Nissan has demonstrated that real world testing with the public diminishes the safety concerns people have over autonomous driving. Volvo took notice—in 2017 they’re planning the largest demonstration and real world testing of autonomous driving with the public. After the terror of losing control of the car wears off, what will people feel? This opens up a new era for automotive brands, which are no longer seen as “simple” car manufacturers.

Drivers won’t be buying the horsepower, heated seats, high beam headlights or even reputation—they’ll buy the journey. The future ubiquity of autonomous vehicles, advancements in connectivity and the on-demand culture are creating an environment where we’ll be shopping for mobile experiences instead of the “Ultimate Driving Machine.”

Cars are unbelievably complex. Many cars have more than 30,000 individual parts that we’ll never see. However, a car can be perceived as simple because its complexity is hidden underneath the steel, aluminum or carbon fiber paneling and under a leather and plastic interior. When you drive, all you need to do is press the pedal and go – how simple.

Toyota’s Scion line—which will cease production this year—made an attempt at experiential branding. However, Scion confused branding a typology of mobility with marketing a single lifestyle that they imagined for their urban drivers. Their rigid experience failed to tap the reservoir of young urban drivers.

Changing needs and an evolving consumer base mean that automotive brands need to evolve their positions from what they are to what they really do. Some brands in the luxury sphere have a head start. Aston Martin’s bet on 007 has imbued the car and the experience of driving with something truly fantastic: Aston Martin customers pay for the experience of feeling like James Bond. Unfortunately, feeling like James Bond is no guarantee for the future of Aston Martin, especially as automation proliferates.

BMW makes an attempt at imagining how connectivity and mobility will alter their driving experience through its Vision 100, their brand projections for the future. Their solution is the introduction of Ease and Boost settings, where the car physically changes depending on the autonomous or manual settings. However, it’s blind to how the journey might actually feel.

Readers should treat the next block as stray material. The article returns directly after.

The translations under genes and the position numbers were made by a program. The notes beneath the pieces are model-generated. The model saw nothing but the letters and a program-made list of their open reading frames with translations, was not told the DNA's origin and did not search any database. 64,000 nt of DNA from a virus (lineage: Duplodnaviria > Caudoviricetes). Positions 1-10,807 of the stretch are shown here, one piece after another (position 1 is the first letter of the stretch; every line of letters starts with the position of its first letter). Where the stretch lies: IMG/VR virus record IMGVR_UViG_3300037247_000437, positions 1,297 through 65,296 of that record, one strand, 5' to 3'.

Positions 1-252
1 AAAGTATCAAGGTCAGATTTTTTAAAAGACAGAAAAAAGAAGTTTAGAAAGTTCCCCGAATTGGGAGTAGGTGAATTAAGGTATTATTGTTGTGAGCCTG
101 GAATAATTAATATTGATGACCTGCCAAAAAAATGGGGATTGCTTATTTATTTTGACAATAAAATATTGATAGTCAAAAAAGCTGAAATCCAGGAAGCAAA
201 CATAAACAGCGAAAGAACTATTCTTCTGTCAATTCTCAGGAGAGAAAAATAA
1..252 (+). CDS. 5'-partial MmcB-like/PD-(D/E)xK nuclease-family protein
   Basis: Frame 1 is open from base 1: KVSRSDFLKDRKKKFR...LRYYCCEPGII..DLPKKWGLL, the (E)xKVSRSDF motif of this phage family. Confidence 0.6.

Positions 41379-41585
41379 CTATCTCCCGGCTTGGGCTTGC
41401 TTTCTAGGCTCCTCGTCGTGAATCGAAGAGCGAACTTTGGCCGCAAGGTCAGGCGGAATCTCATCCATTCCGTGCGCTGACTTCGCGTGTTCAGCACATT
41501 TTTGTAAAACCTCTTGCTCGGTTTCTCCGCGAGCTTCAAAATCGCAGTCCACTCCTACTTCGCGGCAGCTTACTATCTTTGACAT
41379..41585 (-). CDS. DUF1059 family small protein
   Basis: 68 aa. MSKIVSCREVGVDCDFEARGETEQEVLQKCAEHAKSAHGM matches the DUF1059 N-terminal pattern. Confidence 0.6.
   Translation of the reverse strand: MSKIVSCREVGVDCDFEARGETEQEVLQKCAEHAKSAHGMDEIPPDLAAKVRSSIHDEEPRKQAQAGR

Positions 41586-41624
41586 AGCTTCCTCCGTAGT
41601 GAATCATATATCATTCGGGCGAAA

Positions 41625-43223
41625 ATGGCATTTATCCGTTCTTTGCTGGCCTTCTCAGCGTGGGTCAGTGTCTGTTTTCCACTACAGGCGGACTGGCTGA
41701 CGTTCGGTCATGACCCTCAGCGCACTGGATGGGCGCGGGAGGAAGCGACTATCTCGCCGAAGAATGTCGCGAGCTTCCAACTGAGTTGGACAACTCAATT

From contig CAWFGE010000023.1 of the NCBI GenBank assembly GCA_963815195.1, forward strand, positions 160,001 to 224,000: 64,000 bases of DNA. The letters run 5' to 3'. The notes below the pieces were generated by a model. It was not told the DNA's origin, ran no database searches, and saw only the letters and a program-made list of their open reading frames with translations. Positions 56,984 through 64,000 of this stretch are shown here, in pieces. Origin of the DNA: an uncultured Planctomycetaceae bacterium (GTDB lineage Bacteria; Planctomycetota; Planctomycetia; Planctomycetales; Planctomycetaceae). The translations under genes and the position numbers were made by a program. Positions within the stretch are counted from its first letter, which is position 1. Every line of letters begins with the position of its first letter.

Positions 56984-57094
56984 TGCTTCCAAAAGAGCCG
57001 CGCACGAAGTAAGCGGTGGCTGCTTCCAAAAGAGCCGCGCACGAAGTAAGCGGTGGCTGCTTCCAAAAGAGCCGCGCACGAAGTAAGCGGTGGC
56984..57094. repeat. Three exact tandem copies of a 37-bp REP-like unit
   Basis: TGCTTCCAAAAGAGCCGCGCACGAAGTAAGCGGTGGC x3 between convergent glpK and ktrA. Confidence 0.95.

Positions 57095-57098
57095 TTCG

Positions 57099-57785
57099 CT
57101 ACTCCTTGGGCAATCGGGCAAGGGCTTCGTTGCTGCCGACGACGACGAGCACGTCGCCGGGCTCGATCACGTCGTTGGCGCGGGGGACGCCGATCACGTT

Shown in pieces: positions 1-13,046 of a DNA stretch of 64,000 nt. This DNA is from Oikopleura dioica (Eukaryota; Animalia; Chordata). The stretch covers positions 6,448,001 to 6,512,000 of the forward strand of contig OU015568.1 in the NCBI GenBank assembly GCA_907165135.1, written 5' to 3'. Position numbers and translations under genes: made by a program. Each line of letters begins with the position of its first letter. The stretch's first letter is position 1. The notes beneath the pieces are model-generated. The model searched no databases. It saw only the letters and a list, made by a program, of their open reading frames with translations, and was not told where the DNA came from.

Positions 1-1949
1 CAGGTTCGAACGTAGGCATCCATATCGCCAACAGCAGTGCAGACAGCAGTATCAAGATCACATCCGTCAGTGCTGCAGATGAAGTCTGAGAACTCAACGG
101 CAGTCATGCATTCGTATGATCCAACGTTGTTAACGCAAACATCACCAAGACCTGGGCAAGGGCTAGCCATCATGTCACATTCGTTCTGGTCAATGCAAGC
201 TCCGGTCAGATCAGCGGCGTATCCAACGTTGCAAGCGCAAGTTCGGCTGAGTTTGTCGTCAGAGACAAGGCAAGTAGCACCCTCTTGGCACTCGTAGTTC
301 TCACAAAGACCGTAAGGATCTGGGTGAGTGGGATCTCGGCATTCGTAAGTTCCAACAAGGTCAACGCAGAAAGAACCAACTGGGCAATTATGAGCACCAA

The fact that cars have the capacity to make us feel should encourage the development of simple experiences that fit into our behaviors. Tech giants should be leading this revolution, but many emerging self-driving cars like Google X’s project are stuck with media-generated stories: a calm place to read a broadsheet newspaper on the way to work. How boring.

Incumbent automotive brands need to act fast. Like many new cars, Honda’s Civic LX features the growing array of advanced driver assistance systems (ADAS) – tools such as lane keeping, automatic braking, self-parking and adaptive cruise control. These features don’t make the cars self-driving, but they’re making the other things we do while in a car more important to the overall journey.

The reality is that doing things other than driving isn’t new. Since we started driving, we’ve been talking on the phone, listening to music, texting, checking e-mail, posting to social media, eating, watching videos, changing clothes, drinking and putting on makeup or trimming nails. Most brands advertise their mobile and digital integration, but isn’t that just the expectation?

As we experience a metamorphosis in the automotive industry, the environment a car provides you when you’re not driving will be the first reason for buying it. However, the key to successfully branding car experiences will be a brand’s ability to convey its experience into simple principles that navigate the complexity of a growing business strategy.

The challenge for car manufacturers is not to own a design like BMW or Aston Martin’s stylized grill or Tesla’s massive (and terribly ugly) center-console screen, but instead to own a distinctive mobility experience that the design, features and service creates.

We may drive less and buy fewer cars, but we’ll cover more miles. As powertrains, customer needs and the market change, the automotive brands that are able to create, own and communicate simple and meaningful mobility experiences through their branding strategy will be the ones on target to survive the next century of motoring.

Alexander Dale is a strategist at Siegel+Gale.